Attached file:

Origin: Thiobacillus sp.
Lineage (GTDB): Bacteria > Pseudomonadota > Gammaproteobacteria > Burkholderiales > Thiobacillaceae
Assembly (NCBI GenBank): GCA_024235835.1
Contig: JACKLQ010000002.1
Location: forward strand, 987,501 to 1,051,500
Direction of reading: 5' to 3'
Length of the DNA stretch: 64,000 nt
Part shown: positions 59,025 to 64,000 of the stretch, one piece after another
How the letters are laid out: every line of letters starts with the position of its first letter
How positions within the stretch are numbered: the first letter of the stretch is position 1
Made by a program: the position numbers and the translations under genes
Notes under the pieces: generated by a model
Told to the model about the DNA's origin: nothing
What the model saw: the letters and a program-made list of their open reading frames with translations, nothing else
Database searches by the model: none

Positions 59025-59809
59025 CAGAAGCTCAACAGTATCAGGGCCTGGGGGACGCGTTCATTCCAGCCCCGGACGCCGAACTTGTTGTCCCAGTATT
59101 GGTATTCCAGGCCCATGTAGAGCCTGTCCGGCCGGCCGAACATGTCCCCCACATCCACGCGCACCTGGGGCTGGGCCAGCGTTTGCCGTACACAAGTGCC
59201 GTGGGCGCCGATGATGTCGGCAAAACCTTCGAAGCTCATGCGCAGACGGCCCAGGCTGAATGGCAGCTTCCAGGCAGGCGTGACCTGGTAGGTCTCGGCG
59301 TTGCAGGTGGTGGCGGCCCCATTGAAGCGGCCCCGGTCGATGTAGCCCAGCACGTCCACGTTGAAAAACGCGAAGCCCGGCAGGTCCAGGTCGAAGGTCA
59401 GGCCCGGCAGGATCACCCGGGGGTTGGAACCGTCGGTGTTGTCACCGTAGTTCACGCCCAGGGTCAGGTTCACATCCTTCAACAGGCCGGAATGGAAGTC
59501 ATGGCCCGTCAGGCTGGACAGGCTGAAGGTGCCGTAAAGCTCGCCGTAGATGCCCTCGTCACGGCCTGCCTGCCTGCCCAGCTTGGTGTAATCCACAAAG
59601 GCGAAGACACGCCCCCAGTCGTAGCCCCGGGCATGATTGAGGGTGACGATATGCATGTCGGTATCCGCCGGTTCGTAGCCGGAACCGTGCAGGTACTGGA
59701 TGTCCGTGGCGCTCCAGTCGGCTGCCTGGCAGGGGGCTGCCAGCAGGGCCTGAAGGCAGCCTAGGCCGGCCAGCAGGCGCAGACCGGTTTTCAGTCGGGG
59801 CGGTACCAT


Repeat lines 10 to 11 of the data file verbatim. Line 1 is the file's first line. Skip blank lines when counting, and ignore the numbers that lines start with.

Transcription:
How positions within the stretch are numbered: the first letter of the stretch is position 1
Made by a program: the position numbers and the translations under genes